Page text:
I'm trying to parse the variable A_DESTINATION (a directory) and only call out the words in between the /.../

case "$TR_TORRENT_INFO" in

test="$(egrep '\/([^/.]+)\/$' $A_DESTINATION)"
echo test

I've gotten a regex in my script but it's not returning the folder successfully (i.e. in this case, /Miscellaneous/) in my log. It's just displaying this:

+ A_DESTINATION=/mnt/sda1/Miscellaneous/
+ egrep \/([^/.]+)\/$ /mnt/sda1/Miscellaneous/
+ test=
+ echo test

What am I doing wrong? Thanks!

  • 3
    grep works against files, not arguments. You're passing the var as an argument, and so grep is treating the argument it as a file to search. Also, why not use basename?
    – phemmer
    Feb 18, 2018 at 3:16
  • I can't use basename because I need the directory (i.e. /Movies/) before the file, not the file. Thanks for the info... how can I use grep or an equivalent on an argument?
    – Galevux
    Feb 18, 2018 at 4:59
  • You can echo "$A_DESTINATION" | egrep ... or (if your shell supports here-strings) egrep ... <<< "$A_DESTINATION". OTOH if you omit the trailing / in your assignments you could likely use the shell's built in parameter manipulation e.g. "/${A_DESTINATION##*/}/" Feb 18, 2018 at 9:20

2 Answers 2


Instead of adding a final directory suffix to $A_DESTINATION and then extracting it again with grep or whatever, why not just use a separate variable (e.g. $final) in the case statement and add that to $A_DESTINATION afterwards? For example:

case "$TR_TORRENT_INFO" in
    *test1.com*) final='Books' ;;
    *test2.com*) final='Movies' ;;
    *test3.com*) final='Music' ;;
              *) final='Miscellaneous' ;;


echo "$final"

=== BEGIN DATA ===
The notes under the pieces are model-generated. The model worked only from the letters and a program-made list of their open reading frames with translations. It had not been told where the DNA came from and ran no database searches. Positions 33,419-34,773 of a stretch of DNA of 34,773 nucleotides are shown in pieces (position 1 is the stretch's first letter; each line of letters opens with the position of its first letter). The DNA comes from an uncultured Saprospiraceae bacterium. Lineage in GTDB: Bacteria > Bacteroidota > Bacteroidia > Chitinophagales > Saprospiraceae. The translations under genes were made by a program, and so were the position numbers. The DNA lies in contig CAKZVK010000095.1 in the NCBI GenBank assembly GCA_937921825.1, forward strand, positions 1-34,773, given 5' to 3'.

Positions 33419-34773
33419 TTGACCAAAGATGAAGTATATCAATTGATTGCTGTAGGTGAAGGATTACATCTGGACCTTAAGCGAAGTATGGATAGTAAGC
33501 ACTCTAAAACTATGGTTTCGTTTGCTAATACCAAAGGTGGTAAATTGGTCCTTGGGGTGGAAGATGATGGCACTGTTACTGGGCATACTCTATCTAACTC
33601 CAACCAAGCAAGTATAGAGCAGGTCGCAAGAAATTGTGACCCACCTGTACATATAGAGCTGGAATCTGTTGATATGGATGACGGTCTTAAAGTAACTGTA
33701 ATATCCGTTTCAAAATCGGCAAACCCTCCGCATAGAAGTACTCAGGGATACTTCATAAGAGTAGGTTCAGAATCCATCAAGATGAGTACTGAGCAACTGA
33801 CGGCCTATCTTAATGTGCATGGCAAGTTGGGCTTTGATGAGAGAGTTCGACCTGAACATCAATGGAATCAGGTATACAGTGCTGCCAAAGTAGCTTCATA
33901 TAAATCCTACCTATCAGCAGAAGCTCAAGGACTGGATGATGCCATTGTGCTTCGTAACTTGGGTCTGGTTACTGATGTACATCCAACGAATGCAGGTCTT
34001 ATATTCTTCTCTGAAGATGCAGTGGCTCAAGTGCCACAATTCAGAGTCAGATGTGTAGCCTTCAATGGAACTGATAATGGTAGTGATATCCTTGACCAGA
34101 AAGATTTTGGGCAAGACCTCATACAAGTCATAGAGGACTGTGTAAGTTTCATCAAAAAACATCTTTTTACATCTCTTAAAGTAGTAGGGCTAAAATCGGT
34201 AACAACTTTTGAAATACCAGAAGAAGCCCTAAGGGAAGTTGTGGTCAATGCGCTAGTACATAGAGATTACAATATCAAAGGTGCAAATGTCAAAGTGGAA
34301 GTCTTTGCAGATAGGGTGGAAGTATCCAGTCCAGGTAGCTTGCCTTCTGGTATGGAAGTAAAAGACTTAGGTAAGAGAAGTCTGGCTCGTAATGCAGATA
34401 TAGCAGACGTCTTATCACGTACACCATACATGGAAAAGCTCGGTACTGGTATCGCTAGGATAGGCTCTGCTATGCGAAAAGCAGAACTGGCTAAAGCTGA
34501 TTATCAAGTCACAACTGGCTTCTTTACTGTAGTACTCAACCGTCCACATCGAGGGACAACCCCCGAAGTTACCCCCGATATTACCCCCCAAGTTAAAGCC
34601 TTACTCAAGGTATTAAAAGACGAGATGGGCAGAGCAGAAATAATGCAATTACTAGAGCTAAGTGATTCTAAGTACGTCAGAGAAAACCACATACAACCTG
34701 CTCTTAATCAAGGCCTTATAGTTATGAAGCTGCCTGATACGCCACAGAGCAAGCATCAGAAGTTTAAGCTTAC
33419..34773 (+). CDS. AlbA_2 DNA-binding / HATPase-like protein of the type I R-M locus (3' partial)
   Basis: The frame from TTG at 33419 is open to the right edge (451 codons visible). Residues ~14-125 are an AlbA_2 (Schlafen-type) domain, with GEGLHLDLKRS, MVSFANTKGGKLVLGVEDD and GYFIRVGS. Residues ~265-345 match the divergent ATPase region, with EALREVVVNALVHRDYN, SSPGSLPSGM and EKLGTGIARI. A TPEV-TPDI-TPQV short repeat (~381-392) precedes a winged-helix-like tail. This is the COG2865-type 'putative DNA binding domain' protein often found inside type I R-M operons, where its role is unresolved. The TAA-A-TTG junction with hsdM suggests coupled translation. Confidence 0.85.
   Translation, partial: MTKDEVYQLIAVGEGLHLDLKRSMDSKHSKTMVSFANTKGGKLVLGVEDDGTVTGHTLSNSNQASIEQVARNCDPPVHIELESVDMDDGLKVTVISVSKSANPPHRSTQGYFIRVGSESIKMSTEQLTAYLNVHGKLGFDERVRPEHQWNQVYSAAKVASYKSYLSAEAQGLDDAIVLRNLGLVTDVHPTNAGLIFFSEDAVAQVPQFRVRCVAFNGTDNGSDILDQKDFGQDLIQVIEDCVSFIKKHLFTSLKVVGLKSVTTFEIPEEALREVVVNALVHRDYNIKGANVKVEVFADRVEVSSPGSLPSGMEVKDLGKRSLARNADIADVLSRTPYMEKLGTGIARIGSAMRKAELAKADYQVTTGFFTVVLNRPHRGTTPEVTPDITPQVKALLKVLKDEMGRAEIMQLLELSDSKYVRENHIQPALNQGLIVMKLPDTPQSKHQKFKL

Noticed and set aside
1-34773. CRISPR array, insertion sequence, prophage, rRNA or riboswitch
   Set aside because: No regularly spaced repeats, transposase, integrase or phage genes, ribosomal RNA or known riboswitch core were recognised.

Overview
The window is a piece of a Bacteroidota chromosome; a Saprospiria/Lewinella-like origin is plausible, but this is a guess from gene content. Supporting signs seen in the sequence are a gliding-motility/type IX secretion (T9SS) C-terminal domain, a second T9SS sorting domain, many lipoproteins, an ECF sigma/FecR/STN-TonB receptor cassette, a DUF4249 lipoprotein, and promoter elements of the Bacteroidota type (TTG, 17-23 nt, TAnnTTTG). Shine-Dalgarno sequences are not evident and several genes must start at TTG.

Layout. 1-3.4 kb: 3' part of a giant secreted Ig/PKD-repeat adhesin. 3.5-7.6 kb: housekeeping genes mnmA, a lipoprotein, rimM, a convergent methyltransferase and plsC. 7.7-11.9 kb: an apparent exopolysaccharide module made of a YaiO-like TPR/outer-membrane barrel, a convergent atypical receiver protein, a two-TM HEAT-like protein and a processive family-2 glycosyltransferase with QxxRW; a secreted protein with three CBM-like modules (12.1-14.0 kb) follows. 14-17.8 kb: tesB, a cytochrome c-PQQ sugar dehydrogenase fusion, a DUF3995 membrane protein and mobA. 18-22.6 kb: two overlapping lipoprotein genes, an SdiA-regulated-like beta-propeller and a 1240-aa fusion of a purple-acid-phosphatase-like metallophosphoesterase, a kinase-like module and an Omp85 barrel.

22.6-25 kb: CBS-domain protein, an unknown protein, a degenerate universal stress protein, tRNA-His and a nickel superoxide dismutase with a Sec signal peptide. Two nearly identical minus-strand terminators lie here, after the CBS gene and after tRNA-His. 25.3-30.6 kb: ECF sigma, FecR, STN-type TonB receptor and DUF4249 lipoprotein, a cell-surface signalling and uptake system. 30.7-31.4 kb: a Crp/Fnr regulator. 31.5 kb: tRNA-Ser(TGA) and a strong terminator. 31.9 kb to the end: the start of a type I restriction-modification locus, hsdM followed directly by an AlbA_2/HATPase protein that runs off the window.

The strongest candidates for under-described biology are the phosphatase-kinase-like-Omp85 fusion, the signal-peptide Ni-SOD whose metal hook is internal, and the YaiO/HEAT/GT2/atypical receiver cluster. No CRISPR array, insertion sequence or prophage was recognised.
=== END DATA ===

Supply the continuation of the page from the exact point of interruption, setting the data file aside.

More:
This works, is simpler and, IMO, is also easier to read.

BTW, the single-quotes around Books, Movies, etc aren't strictly necessary (because there are no spaces or shell metacharacters in the strings), but they don't hurt and IMO single-quoting fixed strings is a good-habit to get into. It's also a reminder to use single-quotes if you want to add another case with a space in the final directory name (e.g. maybe something like final='Other Junk' ;;)


Following steeldrive's suggestion of leaving off the trailing / in the assignments:

case "$TR_TORRENT_INFO" in
    *test1.com*) A_DESTINATION="$A_DESTINATION/Books"  ;;
    *test2.com*) A_DESTINATION="$A_DESTINATION/Movies" ;;
    *test3.com*) A_DESTINATION="$A_DESTINATION/Music"  ;;
    *) A_DESTINATION="$A_DESTINATION/Miscellaneous"

... or use a variable to hold the added path element as cas suggests, which will be easier to read.

This will allow you to use either the basename utility or the ${parameter##word} parameter substitution to get at the final part of the path in $A_DESTINATION.

The basename of a pathname does not need to be a file. It's simply the last part of a path:

printf 'basename is "%s"\n' "${A_DESTINATION##*/}"


printf 'basename is "%s"\n' "$( basename "$A_DESTINATION" )"

When you later add a filename to the path, then include the / path separator:


Your egrep command:

egrep '\/([^/.]+)\/$' $A_DESTINATION

This will instruct egrep to read $A_DESTINATION as a file and apply the given regular expression to it.

The following would have worked (assuming no trailing /), but you should use the above mentioned solution instead:

printf '%s\n' "$A_DESTINATION" | grep -o '[^/]*$'

Don't use test as the name of a variable as it is also the name of a standard command. There is no risk of "overloading" the command test, but it would potentially make the code confusing to read.

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